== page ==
Saturday, September 4, 2010

The Invormavore Diet

A Balanced Plan of Internet Consumption for the Mental Health-Conscious

Editor's Note: This is an old post from my previous blog. I'm on vacation this week, so this is what you're getting. Next week, probably something about "Comical Ali" or maybe Facebook.

I'm taking as a source this article from Edge regarding human behavior in the Information Age. In it, our information consumption is compared with food consumption, and later, the survival of ideas is related to the survival of species via natural selection. Combining these two ideas, we arrive at the concept that information must be consumed in order to propagate, making ideas not like animal meat, but like vegetable matter. Vegetables and fruits that grow quickly, yield a lot of nutritive value, and taste good are more likely than their competitors to thrive in the world of herbivores, as their seeds are more likely to be spread, and they are more likely to be cultivated. Unfortunately, the web is like a field of jellybean plants--magical, yes, but unfulfilling and likely to give you a stomachache.

We need to "eat" better content because it makes us feel better, and is good for our development.

It's very clear that when we surf the web, we use energy. In order to look, read, learn, link, tweet, embed, and digg, we make our little cells do something, which depletes our store in some way or another, and uses our time--eating information, like any other consumer activity, comes at a cost. Massive cognitive load can cause errors in our learning, and there are other, more nebulous results of our purposeful information overload. Particularly relevant is this man's experience, echoed by millions of users of the blogotubes, but there is also research that implicates the very nature of the web in dangerous behavior.

Of course, there are benefits from our newfound infobounty. One study shows that googling may make you smarter, in some ways. Less esoteric is the benefit of simply having access to people and information that otherwise were forever out of reach. We can be more informed voters, wiser parents, better employees and students, and generally more knowlegeable people.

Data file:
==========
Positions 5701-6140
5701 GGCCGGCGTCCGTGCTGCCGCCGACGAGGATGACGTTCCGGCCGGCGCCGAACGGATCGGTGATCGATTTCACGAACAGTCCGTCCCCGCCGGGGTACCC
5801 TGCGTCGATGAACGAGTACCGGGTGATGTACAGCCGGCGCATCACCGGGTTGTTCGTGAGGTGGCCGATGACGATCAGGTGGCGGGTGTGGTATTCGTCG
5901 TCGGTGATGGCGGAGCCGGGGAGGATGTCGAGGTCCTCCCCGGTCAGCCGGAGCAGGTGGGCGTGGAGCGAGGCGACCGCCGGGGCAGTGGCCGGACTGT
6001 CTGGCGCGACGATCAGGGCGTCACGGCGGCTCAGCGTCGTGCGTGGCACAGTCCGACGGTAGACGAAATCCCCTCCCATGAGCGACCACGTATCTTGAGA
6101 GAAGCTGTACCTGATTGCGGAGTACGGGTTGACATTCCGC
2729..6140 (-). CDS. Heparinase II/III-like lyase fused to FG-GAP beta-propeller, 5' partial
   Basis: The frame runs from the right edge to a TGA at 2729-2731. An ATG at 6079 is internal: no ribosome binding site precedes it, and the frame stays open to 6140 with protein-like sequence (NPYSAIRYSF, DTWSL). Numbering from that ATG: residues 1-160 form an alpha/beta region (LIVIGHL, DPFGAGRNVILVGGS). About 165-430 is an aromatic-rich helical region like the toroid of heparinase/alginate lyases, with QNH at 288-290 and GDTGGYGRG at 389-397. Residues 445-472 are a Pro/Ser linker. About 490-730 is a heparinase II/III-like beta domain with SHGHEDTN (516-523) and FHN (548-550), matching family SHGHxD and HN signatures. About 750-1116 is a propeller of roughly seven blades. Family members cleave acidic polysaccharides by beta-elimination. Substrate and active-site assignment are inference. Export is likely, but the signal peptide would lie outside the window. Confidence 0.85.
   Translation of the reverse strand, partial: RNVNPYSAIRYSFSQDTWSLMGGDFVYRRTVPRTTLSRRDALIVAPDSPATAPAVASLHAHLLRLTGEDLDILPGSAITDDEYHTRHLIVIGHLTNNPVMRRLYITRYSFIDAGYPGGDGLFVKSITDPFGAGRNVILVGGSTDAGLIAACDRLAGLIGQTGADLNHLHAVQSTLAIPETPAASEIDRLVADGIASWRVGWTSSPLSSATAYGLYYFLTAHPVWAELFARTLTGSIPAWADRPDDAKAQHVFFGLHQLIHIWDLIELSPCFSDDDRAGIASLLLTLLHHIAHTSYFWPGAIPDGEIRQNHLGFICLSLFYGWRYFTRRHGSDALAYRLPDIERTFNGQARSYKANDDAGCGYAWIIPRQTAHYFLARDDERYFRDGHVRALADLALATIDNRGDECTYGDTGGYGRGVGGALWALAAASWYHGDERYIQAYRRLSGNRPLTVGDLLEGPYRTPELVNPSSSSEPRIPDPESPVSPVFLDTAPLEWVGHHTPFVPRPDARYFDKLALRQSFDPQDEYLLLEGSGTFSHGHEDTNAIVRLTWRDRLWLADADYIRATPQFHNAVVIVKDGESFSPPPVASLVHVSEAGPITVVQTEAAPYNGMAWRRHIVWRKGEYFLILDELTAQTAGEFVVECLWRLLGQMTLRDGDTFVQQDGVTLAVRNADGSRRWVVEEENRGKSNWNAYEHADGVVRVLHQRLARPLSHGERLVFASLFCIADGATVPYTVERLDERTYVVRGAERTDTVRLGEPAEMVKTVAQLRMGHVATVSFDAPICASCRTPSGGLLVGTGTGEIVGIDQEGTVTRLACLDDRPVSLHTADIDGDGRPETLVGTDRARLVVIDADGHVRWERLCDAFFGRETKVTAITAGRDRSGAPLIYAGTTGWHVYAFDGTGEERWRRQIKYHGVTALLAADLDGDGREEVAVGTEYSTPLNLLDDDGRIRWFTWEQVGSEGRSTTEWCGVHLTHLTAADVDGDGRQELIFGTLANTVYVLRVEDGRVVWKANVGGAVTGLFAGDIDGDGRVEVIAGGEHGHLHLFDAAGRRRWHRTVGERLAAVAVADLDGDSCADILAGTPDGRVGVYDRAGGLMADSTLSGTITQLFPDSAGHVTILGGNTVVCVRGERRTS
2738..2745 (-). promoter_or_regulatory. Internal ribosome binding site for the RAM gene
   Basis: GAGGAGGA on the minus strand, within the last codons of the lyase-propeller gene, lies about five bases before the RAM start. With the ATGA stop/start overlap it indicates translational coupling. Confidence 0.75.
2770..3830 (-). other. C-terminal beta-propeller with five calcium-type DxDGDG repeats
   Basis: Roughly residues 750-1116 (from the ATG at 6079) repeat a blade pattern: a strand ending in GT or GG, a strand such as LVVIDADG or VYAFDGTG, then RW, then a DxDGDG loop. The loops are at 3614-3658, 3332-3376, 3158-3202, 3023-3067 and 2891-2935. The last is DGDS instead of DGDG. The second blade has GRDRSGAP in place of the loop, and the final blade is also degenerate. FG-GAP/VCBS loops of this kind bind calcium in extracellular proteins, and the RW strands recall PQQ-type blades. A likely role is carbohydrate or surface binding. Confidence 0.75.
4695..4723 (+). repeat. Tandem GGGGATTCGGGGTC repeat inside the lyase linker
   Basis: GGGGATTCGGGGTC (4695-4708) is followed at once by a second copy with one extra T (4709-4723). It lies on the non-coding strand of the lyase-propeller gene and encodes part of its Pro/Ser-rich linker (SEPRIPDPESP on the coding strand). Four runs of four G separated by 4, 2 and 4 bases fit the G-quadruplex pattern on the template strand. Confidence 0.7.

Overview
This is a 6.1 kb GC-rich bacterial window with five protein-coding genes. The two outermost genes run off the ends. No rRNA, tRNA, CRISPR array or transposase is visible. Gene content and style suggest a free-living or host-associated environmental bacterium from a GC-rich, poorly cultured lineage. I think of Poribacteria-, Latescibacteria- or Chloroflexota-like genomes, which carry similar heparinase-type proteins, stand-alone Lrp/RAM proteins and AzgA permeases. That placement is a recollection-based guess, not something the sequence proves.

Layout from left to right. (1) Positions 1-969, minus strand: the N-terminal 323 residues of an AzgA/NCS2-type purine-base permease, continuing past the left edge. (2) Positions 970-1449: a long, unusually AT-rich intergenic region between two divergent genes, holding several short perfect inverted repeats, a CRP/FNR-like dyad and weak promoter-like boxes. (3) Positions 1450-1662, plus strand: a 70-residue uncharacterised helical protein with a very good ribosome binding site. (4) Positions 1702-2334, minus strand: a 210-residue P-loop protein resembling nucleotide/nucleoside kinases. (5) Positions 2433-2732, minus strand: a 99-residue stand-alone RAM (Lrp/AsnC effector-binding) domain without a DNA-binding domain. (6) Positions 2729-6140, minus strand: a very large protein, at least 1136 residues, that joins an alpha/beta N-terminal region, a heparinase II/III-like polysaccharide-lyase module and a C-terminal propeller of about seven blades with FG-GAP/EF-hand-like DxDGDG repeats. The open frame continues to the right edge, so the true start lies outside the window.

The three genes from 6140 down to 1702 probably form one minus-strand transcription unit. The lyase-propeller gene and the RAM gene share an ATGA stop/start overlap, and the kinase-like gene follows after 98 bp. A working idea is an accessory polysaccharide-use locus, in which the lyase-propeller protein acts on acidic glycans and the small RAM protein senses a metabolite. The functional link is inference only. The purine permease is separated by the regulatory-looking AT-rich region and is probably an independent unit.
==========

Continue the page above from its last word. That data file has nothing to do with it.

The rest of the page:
Unfortunately, when given this phenomenal power, we use it to further our own inanity, as we have every other medium. In this there is no great harm--a little pointless timewasting never hurt anyone. But, whether it's its novelty or some heretofore unknown power inherent in information, the internet is as interesting, or more, than television. Thankfully, it is also more modular, with content in smaller pieces, and so more decision-making is involved in our consumption. We can choose to discern the crap from the useful information, or we can choose to consume without thought, eating information like we eat food--inverting the pyramid and indulging in candy while dabbling in wholesome content.

That being said, it's not wrong to eat candy. It's not wrong to haz your occasional cheezburger. All content--except some particularly repulsive stuff, which happens to inhabit a large percentage of the extant web--has its place, but if cartoons were more occasional, and important information were more frequent, progress' clip would increase.

It is essential to note that I will say nothing of what is or is not Important Content. That is for each of us to decide. It must be intentionally sought, even if the seeds of this interest were randomly sown.

We need to "eat" better content because it spurs the creation of more quality content.

Further, in this world of meta-searching, self-analyzing, and ad-targeting, the viewer is, in fact king. It would be wise not to underestimate one's power in this world, as the link, the digg, the tweet, etc, are ways to propagate approval quickly and efficiently. The internet has built itself a very efficient feedback system.

Spread links to interesting information. Post interesting content. Eat right, and the whole world will be a better place.

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